Friday, May 30, 2008
I’ve spent this week in Cheyenne. I know what you’re thinking; I get to go to all the exotic destinations. Puerto Rico one week, Wyoming the next, but all this traveling has kept me from two races, and may have done me in for tomorrow’s race at Sundance.
Wyoming doesn’t have any white sand beaches, and my employer sent me here for some training, so I won’t bore you with why I’m here, but I did learn something valuable that you ought to know:
When eating dinner in a landlocked state with more cows than people, stick with the steak and avoid the fish.
Last night I ate at the Albany Restaurant in downtown Cheyenne. I’m not much of a red meat eater so I ordered the salmon. I’ll spare you the gruesome details, but something in it was tainted.
Putting it lightly, I woke up in the middle of the night with some pressing urges. I made my way to the bathroom and spent some time on the toilet not knowing which end it was going to come out of me. After the worst of it I stood up to make my way back to bed. The next thing I remember was coming to on the hotel room floor. I don’t know how long I had been out, but my neck and chin were killing me. I crawled into bed on
my hands and knees and waited for morning.
This morning when I looked in the mirror, I saw this raspberry on my chin. There’s a matching one on my shoulder, and another just below my eye. I must have landed directly on my face and jarred my neck because it hurts to move. I still can’t eat and my stomach feels like there’s a herd of squirrels running around in there. I don’t know if I’ll make it to the race tomorrow.
Next time I’ll order the cheeseburger.
Friday, May 23, 2008
I’ve spent the last week in Puerto Rico. I missed the race at Soldier Hollow on
Saturday, but I’m not complaining. I’ve
hiked through a tropical rain forest, swam in blue Caribbean
waters rimmed with white sandy beaches and wandered the limestone fortresses of
Old San Juan.
But there is a problem.
The place we’re staying is too far away.
From everything. The beach nearby
is rife with hazards, falling coconuts are the least of them. The closest panaderia is five miles away and San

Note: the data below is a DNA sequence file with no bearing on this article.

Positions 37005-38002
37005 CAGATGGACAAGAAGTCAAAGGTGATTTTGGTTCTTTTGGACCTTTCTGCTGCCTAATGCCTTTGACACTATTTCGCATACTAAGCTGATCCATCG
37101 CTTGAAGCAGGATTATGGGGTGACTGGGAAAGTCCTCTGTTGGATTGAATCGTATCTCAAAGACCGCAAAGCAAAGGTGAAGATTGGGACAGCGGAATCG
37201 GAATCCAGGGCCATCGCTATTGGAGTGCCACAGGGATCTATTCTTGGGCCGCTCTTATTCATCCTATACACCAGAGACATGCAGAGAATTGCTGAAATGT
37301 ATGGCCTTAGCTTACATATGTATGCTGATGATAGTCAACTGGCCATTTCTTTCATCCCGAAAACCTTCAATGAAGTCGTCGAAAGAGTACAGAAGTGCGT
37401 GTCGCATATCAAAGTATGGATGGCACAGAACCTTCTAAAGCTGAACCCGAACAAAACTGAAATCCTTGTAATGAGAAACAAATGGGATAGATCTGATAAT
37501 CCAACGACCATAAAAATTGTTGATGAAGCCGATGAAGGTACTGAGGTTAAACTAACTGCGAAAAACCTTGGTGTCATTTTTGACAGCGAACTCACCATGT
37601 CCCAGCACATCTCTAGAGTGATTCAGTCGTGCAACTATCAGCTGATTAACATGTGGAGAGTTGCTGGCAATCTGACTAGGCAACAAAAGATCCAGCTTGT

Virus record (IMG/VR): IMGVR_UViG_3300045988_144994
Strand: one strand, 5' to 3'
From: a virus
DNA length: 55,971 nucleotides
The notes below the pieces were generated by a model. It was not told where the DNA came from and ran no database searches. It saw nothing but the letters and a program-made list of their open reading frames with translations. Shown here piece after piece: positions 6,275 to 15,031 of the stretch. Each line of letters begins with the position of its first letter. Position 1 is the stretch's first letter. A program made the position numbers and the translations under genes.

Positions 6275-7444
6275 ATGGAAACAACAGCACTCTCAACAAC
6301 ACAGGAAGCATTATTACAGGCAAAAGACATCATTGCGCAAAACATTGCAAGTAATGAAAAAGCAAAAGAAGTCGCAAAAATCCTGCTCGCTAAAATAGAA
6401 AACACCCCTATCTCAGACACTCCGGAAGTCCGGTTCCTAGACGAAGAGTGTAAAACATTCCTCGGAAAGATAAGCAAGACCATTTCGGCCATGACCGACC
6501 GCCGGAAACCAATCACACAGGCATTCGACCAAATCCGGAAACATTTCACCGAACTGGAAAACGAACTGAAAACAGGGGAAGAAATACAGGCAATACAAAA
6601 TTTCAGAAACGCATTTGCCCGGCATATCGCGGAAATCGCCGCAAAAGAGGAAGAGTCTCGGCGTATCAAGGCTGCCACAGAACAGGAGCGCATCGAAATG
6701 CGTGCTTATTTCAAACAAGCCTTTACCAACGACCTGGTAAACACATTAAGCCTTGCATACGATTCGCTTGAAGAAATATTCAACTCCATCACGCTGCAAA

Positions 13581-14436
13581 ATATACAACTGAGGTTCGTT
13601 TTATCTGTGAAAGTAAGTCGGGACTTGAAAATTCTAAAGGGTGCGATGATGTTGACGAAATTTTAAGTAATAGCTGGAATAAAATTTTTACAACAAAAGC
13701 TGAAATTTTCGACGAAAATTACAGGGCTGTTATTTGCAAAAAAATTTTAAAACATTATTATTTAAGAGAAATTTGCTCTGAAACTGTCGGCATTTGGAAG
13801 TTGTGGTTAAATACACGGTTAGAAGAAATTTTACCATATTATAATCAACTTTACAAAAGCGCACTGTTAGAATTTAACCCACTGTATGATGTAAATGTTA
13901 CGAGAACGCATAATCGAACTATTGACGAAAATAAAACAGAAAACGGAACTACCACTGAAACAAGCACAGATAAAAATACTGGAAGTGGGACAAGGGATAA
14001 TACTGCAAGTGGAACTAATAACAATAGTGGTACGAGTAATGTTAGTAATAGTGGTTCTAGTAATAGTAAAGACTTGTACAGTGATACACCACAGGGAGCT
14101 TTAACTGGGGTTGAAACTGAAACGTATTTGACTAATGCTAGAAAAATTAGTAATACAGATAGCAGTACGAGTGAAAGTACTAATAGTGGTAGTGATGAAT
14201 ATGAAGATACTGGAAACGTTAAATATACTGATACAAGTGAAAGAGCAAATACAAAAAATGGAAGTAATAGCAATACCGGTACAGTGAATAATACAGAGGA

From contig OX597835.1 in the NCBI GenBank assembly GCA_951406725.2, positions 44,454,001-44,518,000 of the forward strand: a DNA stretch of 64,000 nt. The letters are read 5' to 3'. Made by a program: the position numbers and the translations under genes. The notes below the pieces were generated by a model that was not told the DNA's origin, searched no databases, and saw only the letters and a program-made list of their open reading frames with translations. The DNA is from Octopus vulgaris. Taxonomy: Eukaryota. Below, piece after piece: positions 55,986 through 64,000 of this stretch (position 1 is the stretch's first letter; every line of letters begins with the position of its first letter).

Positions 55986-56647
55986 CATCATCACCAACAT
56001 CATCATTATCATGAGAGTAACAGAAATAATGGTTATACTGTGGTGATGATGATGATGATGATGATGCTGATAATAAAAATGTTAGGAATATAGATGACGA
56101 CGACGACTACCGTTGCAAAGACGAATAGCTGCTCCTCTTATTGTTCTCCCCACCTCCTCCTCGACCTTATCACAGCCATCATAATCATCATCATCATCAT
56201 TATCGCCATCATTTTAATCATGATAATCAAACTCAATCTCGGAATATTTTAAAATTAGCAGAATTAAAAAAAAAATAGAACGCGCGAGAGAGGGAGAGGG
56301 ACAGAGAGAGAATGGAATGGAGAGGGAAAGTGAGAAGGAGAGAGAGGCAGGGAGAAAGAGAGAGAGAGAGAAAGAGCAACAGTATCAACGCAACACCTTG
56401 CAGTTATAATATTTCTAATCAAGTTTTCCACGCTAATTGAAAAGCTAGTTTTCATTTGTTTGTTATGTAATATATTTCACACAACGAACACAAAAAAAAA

Juan is 50 miles from here. We have a car, but there are five of us so the
car goes where the group goes. Sometimes
that has meant too much windshield time in traffic and not enough time actually
getting away from it all. I needed a
vacation from this vacation.
The island of Culebra
and her larger, more famous sister, Vieques, used to serve as a bombing range
for the U.S. Military. It’s only
been a few years since the military pulled out and left the islands to fend for
themselves, economically speaking. In
other words, Culebra is still an affordable vacation destination. And since the 60-minute ferry ride from the
main island costs just $2.25, these islands have become the place to go for Puerto
Ricans needing a vacation.
But first we had to make a trip to the market to load up on
tropical fruits. Longtime Hooptedoodle
readers know my philosophy on diet when in the tropics, which is to eat your
body weight in tropical fruits before you leave. [New discoveries this trip have been Guayabana
and the red Sweet Cucumber I’m holding in this photo, it tastes like a cross
between a cantaloupe and a watermelon, with a pumpkin-like aftertaste.]
Most visitors to Culebra rent cars and point them straight
for Playa Flamenco, “the most beautiful beach in the Caribbean”
according to the Lonely Planet guide. Mags
and I followed them because it also offers the only campsites on the
island. But that’s where the
similarities ended. Instead of renting a
car, Mags and I rented bikes.
Untethered at last, we headed over the hill, just a mile
away from Playa Flamenco, and left the crowd behind. The snorkeling there at Playa Carlos Rosario
was unbelievable. I saw fish of every
color imaginable, including some colors I didn’t think occurred in nature. Mags saw a Reef Shark, but fortunately he was
gone before I got a look at him.
Next we rode our bikes through town to the other end of the
island—it’s only about 14 miles long—to Playa Bravo, which lies at the end of
mile-long hilly singletrack. Tourists
can’t drive to it, and you certainly can’t expect them to walk that far, so the
beach was occupied by a total of zero people when we arrived.
Picture it, a broad, sweeping arc of white
sand with coral reefs a hundred feet offshore.
It was a small piece of Caribbean splendor and I
never would have gotten there without my bicycle.
There is only one way to enjoy a beach this good…
Thursday, May 15, 2008
As a bicycle commuter, you're going to need something to keep your pants out of your chain. Sure, you could just wear tight pants, but who wants to change clothes every morning after you get to work? (You weren’t going to wear your tights all day were you?) For those of you that work in cube farms and lack office walls that go all the way to the ceiling, changing your pants in your office is an invitation for sexual harassment charges. And if you can’t bring your bike with you into your office, you become fodder for the adage that the further you are from your bicycle the more ridiculous you look in cycling clothing. Face it; there are simpler ways to keep your pants out of your chain. (Most of the time.)
For such a simple task, there are a lot of solutions. The easiest, of course, is just to tuck your pants into your socks. This method works great and is fool proof, unless you’re a hippie who won’t wear socks (i.e. me in the summertime), but doing it makes you the biggest dork on the block. Especially if you wear tube socks. Try it and see.